The sparsity of this analysis is particularly striking in comparison to the methodology used in the Supreme Court’s most recent immigration preemption decision. In Arizona v. United States,51×51. 567 U.S. 387 (2012). the Court upheld a provision of SB 1070, an Arizona law placing new requirements on local law enforcement to track down undocumented immigrants.52×52. Id. at 411, 416. In determining obstacle preemption, the Court engaged in a rigorous statutory analysis involving thorough investigation of federal statutory structure and legislative history. The Court found obstacle preempted section 5(C), which made it a state misdemeanor for an undocumented immigrant to work or attempt to work in the state, because Congress had considered such a law and rejected it.53×53. See id. at 403–07. The Court also found preempted section 6, which gave state officers the power to arrest anyone without a warrant who they have probable cause to believe “has committed any public offense that makes [him] removable from the United States.”54×54. Id. at 407, 410 (quoting Ariz. Rev. Stat. Ann. § 13-3883(A)(5) (alteration in original)). The Court found that the provision would give state officials more power to arrest undocumented immigrants than federal law gives trained federal immigration enforcement.55×55. Id. at 408. Finally, the Court held that section 2(B), which required state officers to “make a ‘reasonable attempt . . . to determine the immigration status’ of any person” they stop or detain if they have reasonable suspicion that the person “is unlawfully present in the United States,” was not preempted.56×56. Id. at 411, 416 (quoting Ariz. Rev. Stat. Ann. § 11-1051(B)). The Court found that this law was consistent with the statutory scheme that Congress had enacted, which “encourage[s] the sharing of information about possible immigration violations.” Id. at 412. The Court acknowledged the concern that this provision would permit prolonged detention but explained that the provision did not have to be interpreted in this way. Id. at 413–15.
The majority’s preemption analysis in GEO Group bears little resemblance to the Court’s methodology in Arizona. Even when the Court in Arizona held that provisions of SB 1070 were preempted, it did so by engaging in a rigorous analysis of the federal statutory structure and legislative intent. This analysis is consistent with the idea that “the purpose of Congress is the ultimate touchstone in every preemption case.”57×57. Wyeth v. Levine, 555 U.S. 555, 565 (2009) (quoting Medtronic, Inc. v. Lohr, 518 U.S. 470, 485 (1996)). The Ninth Circuit, by contrast, rested its analysis on its acontextual reading of two phrases, as well as the general plenary power.58×58. See GEO Grp., 15 F.4th at 935. It referenced no legislative history, nor did it examine the larger statutory structure. While the Court’s decision in Arizona is certainly not friendly to state laws involving immigration,59×59. Arizona has been characterized as a high-water mark in the development of immigration preemption doctrine, suggesting that the Court will strike down increasing numbers of state immigration laws as preempted going forward. See, e.g., Lucas Guttentag, Immigration Preemption and the Limits of State Power: Reflections on Arizona v. United States, 9 Stan. J. C.R. & C.L. 1, 2 (2013) (“On balance, the Arizona decision is a stunning setback for claims advanced by supporters of S.B. 1070 and similar state laws.”); Kit Johnson, Debate, Immigration Preemption After United States v. Arizona, 161 U. Pa. L. Rev. Online 100, 102 (2012) (“[W]hile the Court upheld one part of the Arizona law, the Court also affirmed the continuing viability of immigration preemption.”). the Ninth Circuit’s decision is even less so, suggesting that any law with implications for immigration is preempted.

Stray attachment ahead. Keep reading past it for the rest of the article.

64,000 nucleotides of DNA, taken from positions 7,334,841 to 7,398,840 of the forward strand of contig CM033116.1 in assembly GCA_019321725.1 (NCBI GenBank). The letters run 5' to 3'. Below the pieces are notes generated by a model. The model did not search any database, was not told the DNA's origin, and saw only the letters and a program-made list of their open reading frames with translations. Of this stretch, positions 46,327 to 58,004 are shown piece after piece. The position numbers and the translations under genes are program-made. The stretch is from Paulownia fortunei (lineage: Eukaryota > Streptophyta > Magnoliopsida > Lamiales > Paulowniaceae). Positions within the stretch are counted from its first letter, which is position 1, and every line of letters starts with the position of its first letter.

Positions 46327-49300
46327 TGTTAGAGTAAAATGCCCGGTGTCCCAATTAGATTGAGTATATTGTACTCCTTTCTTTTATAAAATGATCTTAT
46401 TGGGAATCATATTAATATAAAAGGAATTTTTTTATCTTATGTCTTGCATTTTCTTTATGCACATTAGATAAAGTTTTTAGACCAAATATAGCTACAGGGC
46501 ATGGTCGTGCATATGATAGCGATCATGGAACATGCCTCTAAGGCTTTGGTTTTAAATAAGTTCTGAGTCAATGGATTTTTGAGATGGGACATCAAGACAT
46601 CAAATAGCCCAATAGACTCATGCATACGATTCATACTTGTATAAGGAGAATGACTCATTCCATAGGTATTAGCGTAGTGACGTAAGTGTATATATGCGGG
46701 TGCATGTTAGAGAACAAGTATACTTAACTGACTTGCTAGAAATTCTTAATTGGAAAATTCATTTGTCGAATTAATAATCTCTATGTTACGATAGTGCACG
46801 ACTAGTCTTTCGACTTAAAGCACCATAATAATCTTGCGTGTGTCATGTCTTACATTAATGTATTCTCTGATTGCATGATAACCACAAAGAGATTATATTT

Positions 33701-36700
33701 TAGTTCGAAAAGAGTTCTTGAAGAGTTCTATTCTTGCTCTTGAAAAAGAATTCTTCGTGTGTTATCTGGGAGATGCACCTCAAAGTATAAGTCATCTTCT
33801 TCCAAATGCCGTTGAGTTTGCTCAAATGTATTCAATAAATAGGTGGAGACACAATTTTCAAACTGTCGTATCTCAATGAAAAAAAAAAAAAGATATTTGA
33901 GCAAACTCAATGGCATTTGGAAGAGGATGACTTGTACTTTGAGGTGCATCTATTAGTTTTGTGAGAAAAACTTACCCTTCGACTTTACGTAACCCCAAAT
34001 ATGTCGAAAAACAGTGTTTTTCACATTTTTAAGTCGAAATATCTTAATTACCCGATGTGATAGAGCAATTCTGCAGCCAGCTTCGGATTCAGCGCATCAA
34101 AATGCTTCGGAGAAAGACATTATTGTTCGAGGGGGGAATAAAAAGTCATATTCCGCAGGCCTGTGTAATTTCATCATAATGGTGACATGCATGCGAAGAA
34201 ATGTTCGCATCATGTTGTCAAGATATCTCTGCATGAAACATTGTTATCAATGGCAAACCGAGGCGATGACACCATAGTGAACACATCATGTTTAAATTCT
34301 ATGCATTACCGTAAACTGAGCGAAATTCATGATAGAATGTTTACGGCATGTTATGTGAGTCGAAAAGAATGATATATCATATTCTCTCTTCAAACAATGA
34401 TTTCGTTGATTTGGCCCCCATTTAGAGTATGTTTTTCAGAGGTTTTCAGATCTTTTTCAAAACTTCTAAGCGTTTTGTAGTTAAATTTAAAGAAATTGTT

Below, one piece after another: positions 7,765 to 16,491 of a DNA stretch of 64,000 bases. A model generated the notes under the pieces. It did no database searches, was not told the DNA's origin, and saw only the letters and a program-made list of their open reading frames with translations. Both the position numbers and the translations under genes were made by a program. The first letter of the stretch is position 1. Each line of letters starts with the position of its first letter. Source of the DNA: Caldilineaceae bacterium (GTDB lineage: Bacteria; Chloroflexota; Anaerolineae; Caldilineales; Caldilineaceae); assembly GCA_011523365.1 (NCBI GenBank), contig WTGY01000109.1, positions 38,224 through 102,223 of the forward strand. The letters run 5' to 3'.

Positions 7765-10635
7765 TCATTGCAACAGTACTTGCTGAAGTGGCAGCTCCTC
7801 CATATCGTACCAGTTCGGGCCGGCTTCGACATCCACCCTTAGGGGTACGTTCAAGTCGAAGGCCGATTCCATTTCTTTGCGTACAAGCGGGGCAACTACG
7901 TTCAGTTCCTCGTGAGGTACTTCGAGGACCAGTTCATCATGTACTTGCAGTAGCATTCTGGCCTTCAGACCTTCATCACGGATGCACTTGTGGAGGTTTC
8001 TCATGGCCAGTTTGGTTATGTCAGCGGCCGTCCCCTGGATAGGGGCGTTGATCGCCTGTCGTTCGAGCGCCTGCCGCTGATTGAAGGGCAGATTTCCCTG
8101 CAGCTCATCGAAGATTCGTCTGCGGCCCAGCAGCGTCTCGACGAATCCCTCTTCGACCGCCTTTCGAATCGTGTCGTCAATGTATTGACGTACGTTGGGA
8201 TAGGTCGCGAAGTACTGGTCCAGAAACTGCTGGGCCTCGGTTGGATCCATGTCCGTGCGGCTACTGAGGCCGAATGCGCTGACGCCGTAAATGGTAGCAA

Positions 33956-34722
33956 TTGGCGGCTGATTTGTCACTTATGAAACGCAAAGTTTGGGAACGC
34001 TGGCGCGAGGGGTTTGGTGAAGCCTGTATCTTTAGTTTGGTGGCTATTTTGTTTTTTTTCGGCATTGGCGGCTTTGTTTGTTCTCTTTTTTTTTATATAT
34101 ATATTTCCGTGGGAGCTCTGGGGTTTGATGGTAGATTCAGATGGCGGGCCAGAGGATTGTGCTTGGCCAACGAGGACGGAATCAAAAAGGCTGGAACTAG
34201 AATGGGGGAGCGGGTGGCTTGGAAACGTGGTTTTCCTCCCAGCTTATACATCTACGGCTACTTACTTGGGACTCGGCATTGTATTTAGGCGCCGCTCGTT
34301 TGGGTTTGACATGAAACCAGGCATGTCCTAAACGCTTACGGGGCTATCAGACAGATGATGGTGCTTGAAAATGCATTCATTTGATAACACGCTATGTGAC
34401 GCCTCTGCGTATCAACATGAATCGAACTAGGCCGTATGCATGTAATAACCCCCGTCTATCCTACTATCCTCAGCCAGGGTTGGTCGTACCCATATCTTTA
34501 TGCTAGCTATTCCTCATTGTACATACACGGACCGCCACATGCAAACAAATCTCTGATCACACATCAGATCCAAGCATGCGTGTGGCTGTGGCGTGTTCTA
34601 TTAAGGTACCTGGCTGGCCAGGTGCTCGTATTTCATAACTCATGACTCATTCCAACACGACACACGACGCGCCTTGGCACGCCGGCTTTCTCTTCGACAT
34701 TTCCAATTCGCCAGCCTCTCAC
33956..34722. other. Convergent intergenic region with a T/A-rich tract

The court’s analysis in GEO Group runs the risk of creating a one-way ratchet in which state laws seeking to protect the health and safety of immigrants face higher burdens and therefore a higher likelihood of preemption than laws seeking to criminalize immigrants. The court’s skepticism of the state’s interests in protecting the health and safety of immigrants led to a sparse analysis that was quick to find preemption. If courts continue to follow this pattern, immigrants will face very real, negative consequences. In this case, California cannot fully eliminate private detention within its borders, despite legitimate concerns about health and safety. Unlike the federal government, which must balance cost-saving goals with other public policy concerns, private prisons, like other for-profit businesses, are incentivized to prioritize profit above all else.60×60. A founder of Corrections Corporation of America, a for-profit prison company, famously stated that the company was founded on the belief that selling prisons was “just like . . . selling cars, or real estate, or hamburgers.” Torrey, supra note 1, at 899 (quoting Matt Stroud, “Just Like Selling Hamburgers”: 30 Years of Private Prisons in the U.S., Forbes (June 21, 2013, 12:02 PM), http://www.forbes.com/sites/mattstroud/2013/06/21/just-like-selling-hamburgers-30-years-of-private-prisons-in-the-u-s [https://perma.cc/39XJ-UCQ2]). This profit motive leads them to cut costs in ways that sacrifice health and safety. Private detention centers often have “inadequately trained guards, low guard to detainee ratios, food shortages, and poor sanitation,” and have been accused of providing inadequate medical attention and inhumane living quarters.61×61. Id. at 900–01. Certain private prisons are also notorious for putting transgender detainees at risk of assault and failing to sufficiently investigate sexual assault complaints.62×62. See Sharita Gruberg, How For-Profit Companies Are Driving Immigration Detention Policies, Ctr. for Am. Progress (Dec. 18, 2015), https://www.americanprogress.org/article/how-for-profit-companies-are-driving-immigration-detention-policies [https://perma.cc/H9EG-2D43]. California recognized these dangers and sought to address them through AB 32.63×63. In advocating for AB 32, the bill’s author stated: “We’ve all seen the current humanitarian crisis play out along the southern border. No human being deserves to be held in the horrific conditions we’ve been seeing in these for-profit, private facilities.” Hearing on A.B. 32 Before the S. Comm. on the Judiciary, S. 2019–2020, Reg. Sess. 8 (Cal. 2019). The Ninth Circuit, however, has tied the state’s hands. In doing so, this case will have real effects on the lives of thousands of people in California.64×64. With over 1,600 detained noncitizens, California is the state with the fifth-largest ICE detention population. Immigration Detention Quick Facts, Syracuse Univ. TRAC, https://trac.syr.edu/immigration/quickfacts“>https://trac.syr.edu/immigration/quickfacts/”>https://trac.syr.edu/immigration/quickfacts [https://perma.cc/78NV-2YCC].